We resumed our quest for the title with a 5-0 mayday romp in the sun against Norwich, followed by a tough 1-0 win away to Middlesbrough thanks to a Martin Hayes goal, and it looked like the title was ours. But nervous displays in our last two home games against Derby and Wimbledon brought only 1 point, and Liverpools 5-1 win against West Ham meant it was all down to a Friday night game on Merseyside. Liverpool were run away favourites. A home defeat for Liverpool was rare enough, but the two goal margin Arsenal needed to win the title on 'goals scored' (with both teams having identical goal differences) was virtually unheard of. The only people that thought we had a chance were the fans and team. The rest of the league season had finished and the nascenting live TV business had a Championship decider whatever happened, although they couldn't possibly have dreamed of the drama, and sheer theatre that they were about to broadcast. With the sort of gesture very few clubs can carry off, the Arsenal players took to the pitch carrying bunches of flowers and spread out around the ground to give them to home fans. It was the only thing the team gave away all night.
Liverpool were content to protect their 'lead' and were happy enough at half-time with the score at 0-0. Ten minutes after the break Alan Smith flicked his head at a free kick and despite Liverpool protests the goal was given. 1-0. Maybe enough for a moral victory, but not the title. With fifteen minutes to go Arsenal had a chance. Michael Thomas was one on one with eccentric Liverpool keeper Bruce Grobbelar, and the keeper came out on top. Thomas had enjoyed a wonderful first half to the season driving forward from midfield, but his form had dipped badly after winning his first England cap away to Saudi Arabia at Christmas. The game went into injury time and John Lukic threw the ball out to Lee Dixon, who played it forward to Alan Smith. The centre forward, who had already won the Golden Boot, played the ball through to Thomas. Nicol and Houghton were chasing and Nicols attempted tackle played the ball against Thomas' knee. Thomas surged into the box and flicked the ball over Grobbelar and into the net. 91 minutes and 30 seconds had gone, and the title was Arsenals. There was still time for Liverpool to attack, but Thomas found himself back in our box with the ball and calmly played the ball back to a grateful Lukic.
Eighteen years after winning the title as an Arsenal player, Graham had won the title as manager as well. As captain Tony Adams lifted the trophy. Adams had been vilified in the press after the previous summers European Championships, when England had been undone by Marco van Basten, the best striker in the world. After a terrible article in the Daily Mirror showed him with donkey ears, he had endured a season of taunts from opposition fans up and down the country, but had ended the season as the Captain of the Champions. A couple of days later the players displayed the trophy on a triumphant parade through Islington. At one point, with Adams displaying the trophy at the back of the bus, the following Gooners as one gave him the ee-aw chants he'd grown used to. Loving the irony 'Our Tone' wiggled two fingers behind each ear to raucous cheers. London had waited eighteen years for the Championship, but had won it in a way so dramatic that it could have made a film script!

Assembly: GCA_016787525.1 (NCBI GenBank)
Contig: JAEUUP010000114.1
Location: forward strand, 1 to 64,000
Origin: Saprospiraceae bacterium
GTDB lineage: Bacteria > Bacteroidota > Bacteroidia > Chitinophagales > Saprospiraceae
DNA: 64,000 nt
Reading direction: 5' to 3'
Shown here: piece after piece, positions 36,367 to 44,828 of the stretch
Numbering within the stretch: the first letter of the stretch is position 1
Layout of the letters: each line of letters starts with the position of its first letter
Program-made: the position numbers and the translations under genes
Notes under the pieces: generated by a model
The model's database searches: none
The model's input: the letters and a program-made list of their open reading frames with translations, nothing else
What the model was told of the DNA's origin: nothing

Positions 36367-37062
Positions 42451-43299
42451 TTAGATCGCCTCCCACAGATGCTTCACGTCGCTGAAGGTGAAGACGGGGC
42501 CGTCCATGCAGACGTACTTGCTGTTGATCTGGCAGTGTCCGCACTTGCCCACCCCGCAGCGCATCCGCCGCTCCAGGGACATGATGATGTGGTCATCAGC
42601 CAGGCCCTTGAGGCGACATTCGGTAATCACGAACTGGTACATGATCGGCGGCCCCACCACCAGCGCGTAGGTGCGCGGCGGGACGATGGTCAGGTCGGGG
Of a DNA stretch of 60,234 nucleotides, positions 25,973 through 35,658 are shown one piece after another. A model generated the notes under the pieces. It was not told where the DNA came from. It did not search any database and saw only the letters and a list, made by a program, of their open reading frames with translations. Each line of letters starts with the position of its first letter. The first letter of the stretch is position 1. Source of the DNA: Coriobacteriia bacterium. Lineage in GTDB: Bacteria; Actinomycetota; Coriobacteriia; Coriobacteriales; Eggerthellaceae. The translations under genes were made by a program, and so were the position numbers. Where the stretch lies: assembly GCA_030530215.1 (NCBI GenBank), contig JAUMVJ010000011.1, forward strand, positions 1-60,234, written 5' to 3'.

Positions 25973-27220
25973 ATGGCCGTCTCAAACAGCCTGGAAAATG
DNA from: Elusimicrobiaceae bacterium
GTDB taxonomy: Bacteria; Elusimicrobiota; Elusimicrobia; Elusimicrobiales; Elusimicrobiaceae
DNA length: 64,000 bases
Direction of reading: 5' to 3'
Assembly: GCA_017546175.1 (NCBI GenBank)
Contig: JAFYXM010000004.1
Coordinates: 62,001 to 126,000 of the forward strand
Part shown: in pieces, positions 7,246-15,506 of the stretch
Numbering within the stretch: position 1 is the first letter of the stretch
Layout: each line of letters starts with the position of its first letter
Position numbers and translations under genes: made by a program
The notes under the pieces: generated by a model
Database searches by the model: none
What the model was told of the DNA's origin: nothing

Arsenal went into the new season with no new signings and the impetus was lost. Liverpool regained the title and we finished a poor forth. The next summer Graham didn't make the same mistakes. It was no surprise when David Seaman was signed to replace John Lukic. Graham had tried to do a deal on transfer deadline day, but was thwarted because Lukic refused to take the reverse trip to Q.P.R.. Lukic finally went to Leeds for £1million and Seaman was signed for £1.3m (a world record for a keeper). Andy Linighan arrived for about the same fee to provide cover at the back, and relative unknown Anders Limpar was signed. Despite being a regular in the Swedish side, Limpar played more like a classic Italian wide attacker.
The fans may have ended the previous season devout in their worship of Lukic, but it didn't take long for the newcomer to win the fans over. The defence as a whole conceded 20 goals less, and half as many as the Championship team of '89. Limpar had a wonderful season. Whether supplying Alan Smith with another goal towards another Golden Boot, or scoring himself, he delighted the crowd. Andy Linighan would prove vital cover as well. In the late summer Tony Adams had driven his car into a wall whilst drunk. He was guilty of a heinous crime but there's no doubt his profile, and the fact his case came to court on the first day of the governments Christmas crackdown on drink driving, contributed to him being given a custodial sentence.
Tony Adams held his dignity. Whilst the press were clamouring for stories of him acting the superstar in prison, all they could find were stories of Adams keeping his head down and not asking for any special treatment. In his absence, Linighan played admirably, and our only defeat of the season came at Chelsea after Bould had gone off injured at half-time. When Adams was released, his first game back (a home reserve game against Reading) drew a crowd of nearly 20,000. That wasn't the only thing Arsenal had to contend with. A 21 man brawl at Old Trafford in October led to us being docked two points, but by the end of the season the North Bank was graphically telling the FA exactly where they could stick those two points!
The title returned to Highbury, and after the drama of two years previously, it was ironic that Arsenal weren't even playing when we won it. Before the kick-off for the 3-1 win over Manchester United we were Champions, Liverpools defeat earlier that day against Nottingham Forest meaning we couldn't be caught.
On the 11th May Coventry City were beaten 6-1 in a championship celebration. Despite the deduction Arsenal had won the title by 7 points, losing only 1 game, and conceding only 18 goals. Alan Smith would score 4 more than that (out of a total of 74) to win his second Golden Boot.
Everything looked bright for the new season, even more so when Ian Wright arrived unexpectedly for a club record £2.5m, scoring immediately. Then came three defeats that could be seen as a watershed in Grahams reign. Coventry (League Cup), Benfica (European Cup) and Wrexham (FA Cup) seemed to change the managers agenda. A late run raised Arsenal to forth in the league, but the team that started 92/93 no longer played the flowing, vibrant football that had served so well, but a much more deliberate style relying heavily on Ian Wrights goal scoring ability.
© 2000-2013 Arsenal Mania. All rights reserved. Page processed in 0.13 seconds.